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Highly suggest reading "command and control" by eric schlosser (fast food nation). Terrifying but amazing book: https://www.amazon.com/Command-Control-Damascus-Accident-Ill...

I'm really not sure why we're still alive.




> I'm really not sure why we're still alive.

Anthropic principle / many-worlds interpretation? All the outcomes in which these accidents lead to nuclear war are no longer observable ;-)


There is also a documentary which includes some reenactments of the incident:

http://www.commandandcontrolfilm.com/


Watched this recently. We almost lost Little Rock & most of Arkansas along with western Tennessee (Memphis). The documentary was horrifying.


> We almost lost Little Rock & most of Arkansas

Hardly. For starters, I don't agree that the risk of nuclear explosion was high, given the electronic precision required to detonate a hydrogen bomb's explosive lenses correctly. And had the W53 warhead exploded at its full nine-megaton potential, Nukemap[1] predicts 3rd-degree burns would not have extended even as far as Conway, and 11000 casualties of which 2500 were fatal (probably much less with a 1980 population).

The state would have faced a greater threat from fallout, but considering the advance warning of a detonation, lack of damage to infrastructure outside the immediate blast zone, and general cold war readiness for the effects of a nuclear explosion, casualties from fallout would have been far below the worst-case scenario. Two days' shelter while fallout radiation fell to 1% of its initial level would be easily achievable.

[1] https://nuclearsecrecy.com/nukemap/


> given the electronic precision required to detonate a hydrogen bomb's explosive lenses correctly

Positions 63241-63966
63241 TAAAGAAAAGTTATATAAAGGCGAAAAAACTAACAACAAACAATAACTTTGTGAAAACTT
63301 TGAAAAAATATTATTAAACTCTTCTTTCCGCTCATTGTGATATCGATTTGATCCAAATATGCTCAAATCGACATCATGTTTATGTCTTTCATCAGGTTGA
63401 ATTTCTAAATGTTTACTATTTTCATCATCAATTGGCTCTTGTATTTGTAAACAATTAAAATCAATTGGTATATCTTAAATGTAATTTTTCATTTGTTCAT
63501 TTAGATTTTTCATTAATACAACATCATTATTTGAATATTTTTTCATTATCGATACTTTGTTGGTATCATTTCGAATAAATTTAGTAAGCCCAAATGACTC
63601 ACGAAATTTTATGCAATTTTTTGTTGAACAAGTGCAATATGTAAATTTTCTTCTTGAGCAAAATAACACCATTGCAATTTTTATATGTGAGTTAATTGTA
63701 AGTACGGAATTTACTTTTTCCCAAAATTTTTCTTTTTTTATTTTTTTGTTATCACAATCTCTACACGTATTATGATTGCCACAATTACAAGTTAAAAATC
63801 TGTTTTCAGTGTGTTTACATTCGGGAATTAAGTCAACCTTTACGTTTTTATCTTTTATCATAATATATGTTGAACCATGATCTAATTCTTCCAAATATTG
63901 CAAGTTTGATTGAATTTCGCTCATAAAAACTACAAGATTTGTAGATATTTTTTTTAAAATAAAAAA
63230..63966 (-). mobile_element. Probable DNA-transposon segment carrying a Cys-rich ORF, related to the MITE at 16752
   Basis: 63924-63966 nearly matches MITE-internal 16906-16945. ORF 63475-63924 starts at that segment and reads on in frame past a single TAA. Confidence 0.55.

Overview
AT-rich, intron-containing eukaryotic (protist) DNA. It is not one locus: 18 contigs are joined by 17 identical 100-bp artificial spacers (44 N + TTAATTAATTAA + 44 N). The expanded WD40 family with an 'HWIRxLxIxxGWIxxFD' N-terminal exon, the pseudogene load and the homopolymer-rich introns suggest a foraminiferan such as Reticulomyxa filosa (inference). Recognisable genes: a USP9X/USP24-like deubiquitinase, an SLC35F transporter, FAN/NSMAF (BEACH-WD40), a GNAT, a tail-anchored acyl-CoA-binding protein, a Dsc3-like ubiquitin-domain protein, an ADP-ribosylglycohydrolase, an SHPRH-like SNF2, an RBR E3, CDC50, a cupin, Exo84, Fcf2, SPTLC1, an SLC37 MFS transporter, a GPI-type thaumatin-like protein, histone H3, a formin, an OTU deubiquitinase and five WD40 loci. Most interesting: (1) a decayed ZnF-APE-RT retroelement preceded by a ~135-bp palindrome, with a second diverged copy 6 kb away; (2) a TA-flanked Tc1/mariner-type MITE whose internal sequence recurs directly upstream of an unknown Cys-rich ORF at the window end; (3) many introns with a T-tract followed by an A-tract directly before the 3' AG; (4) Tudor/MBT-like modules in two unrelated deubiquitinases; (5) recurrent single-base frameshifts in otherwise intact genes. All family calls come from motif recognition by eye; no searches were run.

Please do explain that. As far as I understand, the explosives and the radioactive materials are all there in the warhead, the "precision" only affects the "quality" of the explosion (i.e. the number of "megadeaths" https://en.wikipedia.org/wiki/Megadeath )

Only the first few atom bombs had the missing part of the radioactive matter outside the of the bomb when the bomb was fully unarmed, technically making the explosion impossible, as there isn't enough mass for an explosion without the missing part.

But since the early fifties, all the material needed for the nuclear explosion is always in the warhead.

Note that in the event here discussed (it was an explosion of the fully equipped H-warhead missile in Damascus, Arkansas, US)

https://en.wikipedia.org/wiki/1980_Damascus_Titan_missile_ex...

really nothing "special" happened: one of the technicians just accidentally dropped one metal socket during his maintenance work, that was all:

http://www.pbs.org/wgbh/americanexperience/features/bonus-vi...

And that was enough to cause the explosion of the rocket. Would any "expert" before that event claim it was all that was needed?


The incident you linked to wasn't a nuclear explosion: the rocket the nuke was sitting on exploded. FTA:

"The W53 warhead landed about 100 feet (30 m) from the launch complex's entry gate; its safety features operated correctly and prevented any loss of radioactive material."

(I am not a nuclear engineer)

If you have a ball of fissile material, there are two sizes that are interesting to you. There's the point at which the material goes critical: on average, every neutron emitted causes the emission of more than one neutron. However, there are two types of neutron emission: prompt neutrons (released immediately when an incoming neutron breaks apart an atom), and delayed neutrons, released eventually by the decay of fission products. If you're producing one prompt neutron on average, then you're at prompt criticality.